In summary, the photometric requirements for automotive lighting are not based on accurate parameters that ensure the correct performance of the visual tasks of drivers and, hence, the safety of all the road users. This paper presents a proposal that consists of a mixed luminance/intensity criterion. In spite of its apparent complexity, it is more logical from the perspective of visual performance and is fully compatible with the current technology to manage feedback systems.

4  Proposal of Dual Luminance-Intensity Grids Based on Sensor-Headlamp Feedback

As discussed in Section 3, the parameters ensuring driver perception of the road are luminance from the pavement and the luminous intensity from other vehicles. Although the objective of this study is not to propose specific vehicle configurations or measurement techniques, it is possible to establish the masterlines that define the functioning of expert systems that allow a more realistic perception of road.

The main advances that have opened the door to such systems include the following: (i) The introduction of LED in lighting functions; (ii) The rapid evolution of the devices capable of measuring luminance with good spatial resolution; and (iii) The possibility of managing large amounts of data in real time.

The advantage of LED in comparison to halogen or xenon light sources is that they make it possible to dim or augment their flux without damaging or shortening their lifetime. Some of them can also be switched off when required. In regard to luminance measurements, even calibrated digital cameras can now be used to obtain accurate ones [2325]. These cameras can measure the luminance on each pixel, which affords the possibility of determining the average luminance in a wide field as well as individual luminance from different points of the road. Finally, advances in the management of large amounts of data and decision-making [2629] make it possible to decide how much luminous flux should be emitted by each LED to ensure the required amount of retroreflected luminance towards the eyes of the driver at each moment and point of the road surface.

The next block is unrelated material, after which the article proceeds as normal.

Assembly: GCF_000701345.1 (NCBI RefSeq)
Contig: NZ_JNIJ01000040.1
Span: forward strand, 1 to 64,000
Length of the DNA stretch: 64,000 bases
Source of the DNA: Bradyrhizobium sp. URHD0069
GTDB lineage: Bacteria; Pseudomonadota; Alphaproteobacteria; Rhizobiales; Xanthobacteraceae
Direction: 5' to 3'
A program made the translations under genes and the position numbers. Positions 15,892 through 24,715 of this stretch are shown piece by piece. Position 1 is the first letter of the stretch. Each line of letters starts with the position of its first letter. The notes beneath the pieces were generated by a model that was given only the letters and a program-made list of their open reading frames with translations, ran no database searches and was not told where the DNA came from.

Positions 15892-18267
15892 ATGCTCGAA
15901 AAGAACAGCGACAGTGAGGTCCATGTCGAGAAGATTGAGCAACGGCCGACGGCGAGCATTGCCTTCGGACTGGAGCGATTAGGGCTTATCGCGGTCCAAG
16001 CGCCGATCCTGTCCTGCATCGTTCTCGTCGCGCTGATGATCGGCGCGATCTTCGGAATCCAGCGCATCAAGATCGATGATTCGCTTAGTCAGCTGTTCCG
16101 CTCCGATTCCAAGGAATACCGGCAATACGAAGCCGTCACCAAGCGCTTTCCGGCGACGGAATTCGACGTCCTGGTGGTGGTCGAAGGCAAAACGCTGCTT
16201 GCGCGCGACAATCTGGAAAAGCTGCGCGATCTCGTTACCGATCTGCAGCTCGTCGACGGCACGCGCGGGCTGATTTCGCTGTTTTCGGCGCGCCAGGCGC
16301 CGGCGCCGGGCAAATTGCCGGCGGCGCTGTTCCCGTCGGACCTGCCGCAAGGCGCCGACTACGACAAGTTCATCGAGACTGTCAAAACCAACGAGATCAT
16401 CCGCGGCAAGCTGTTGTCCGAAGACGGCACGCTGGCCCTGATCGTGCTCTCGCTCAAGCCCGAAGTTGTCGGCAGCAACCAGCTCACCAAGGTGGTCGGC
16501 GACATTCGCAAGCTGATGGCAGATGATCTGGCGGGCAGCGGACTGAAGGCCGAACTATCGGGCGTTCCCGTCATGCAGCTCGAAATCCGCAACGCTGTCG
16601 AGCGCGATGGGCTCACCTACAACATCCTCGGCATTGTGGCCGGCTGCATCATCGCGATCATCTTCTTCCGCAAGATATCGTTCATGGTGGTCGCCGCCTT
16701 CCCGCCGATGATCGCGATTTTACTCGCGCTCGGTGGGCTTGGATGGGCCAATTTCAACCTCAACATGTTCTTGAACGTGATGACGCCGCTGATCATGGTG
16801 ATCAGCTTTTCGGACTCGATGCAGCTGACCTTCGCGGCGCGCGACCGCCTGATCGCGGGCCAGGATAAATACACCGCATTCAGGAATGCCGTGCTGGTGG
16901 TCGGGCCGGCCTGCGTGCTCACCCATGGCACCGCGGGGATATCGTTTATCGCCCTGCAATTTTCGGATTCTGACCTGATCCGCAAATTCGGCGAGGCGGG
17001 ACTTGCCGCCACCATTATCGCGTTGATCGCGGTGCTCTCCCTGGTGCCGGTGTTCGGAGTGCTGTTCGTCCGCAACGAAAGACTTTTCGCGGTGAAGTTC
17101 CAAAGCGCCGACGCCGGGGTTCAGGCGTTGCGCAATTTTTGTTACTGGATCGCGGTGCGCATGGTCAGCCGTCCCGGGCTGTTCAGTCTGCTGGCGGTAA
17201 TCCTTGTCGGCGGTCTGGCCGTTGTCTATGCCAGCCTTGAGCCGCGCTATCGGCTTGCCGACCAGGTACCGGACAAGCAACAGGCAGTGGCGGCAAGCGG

For the first time, the synergy between these three factors permits lighting systems to adapt to the real perceptual needs of drivers, whose visual tasks are continuously undergoing changes and require an immediate response. The masterlines of measurements for design, in-house testing, and work during real driving can be given now that photometric grids based on luminance and intensity requirements are feasible. They are the following:

1.    Calibration of the control system during the development phase to determine which input must be given to each array of LED based on the input received from the optical sensors.

2.    Calibration of LED headlamps during the development phase to determine the relationship between the inputs received from the control system and their outputs in luminous flux.

3.    Testing for official homologation or control of production in photometric tunnels.

4.    Set of flux per LED array during real driving so that the road reflects the necessary luminance in spite of the meteorological conditions, pavement reflectance, driver age, etc.

In this new scenario, if minimum and maximum luminance values are assigned to points on the road such as those conventionally used in the regulations (75 R, 50 R, 50 V, 25 L, 25 R and other displayed in Fig. 3), they can be controlled with different pixels of luminance cameras. Moreover, the testing points for controlling glare for other drivers (HV, B50 L, 75 L, 50 L and others) must still be expressed in terms of luminous intensity because they are used to calculate the corneal illuminance on the eyes of incoming drivers.

The greater complexity of a dual testing method is clearly compensated by the certainty regarding the retinal flux received by drivers and the added safety value. The schematic configuration of the testing facilities is shown in Fig. 4.


Figure 4: Retroreflected light is measured by a device (digital camera or other) on a luminance-based grid for visual task points on the road. Glare points (above the road) are measured on a vertical screen according to current luminous intensity criteria. The LED of the lighting function are regulated based on the output of the control system to ensure the necessary luminance on the driver’s eye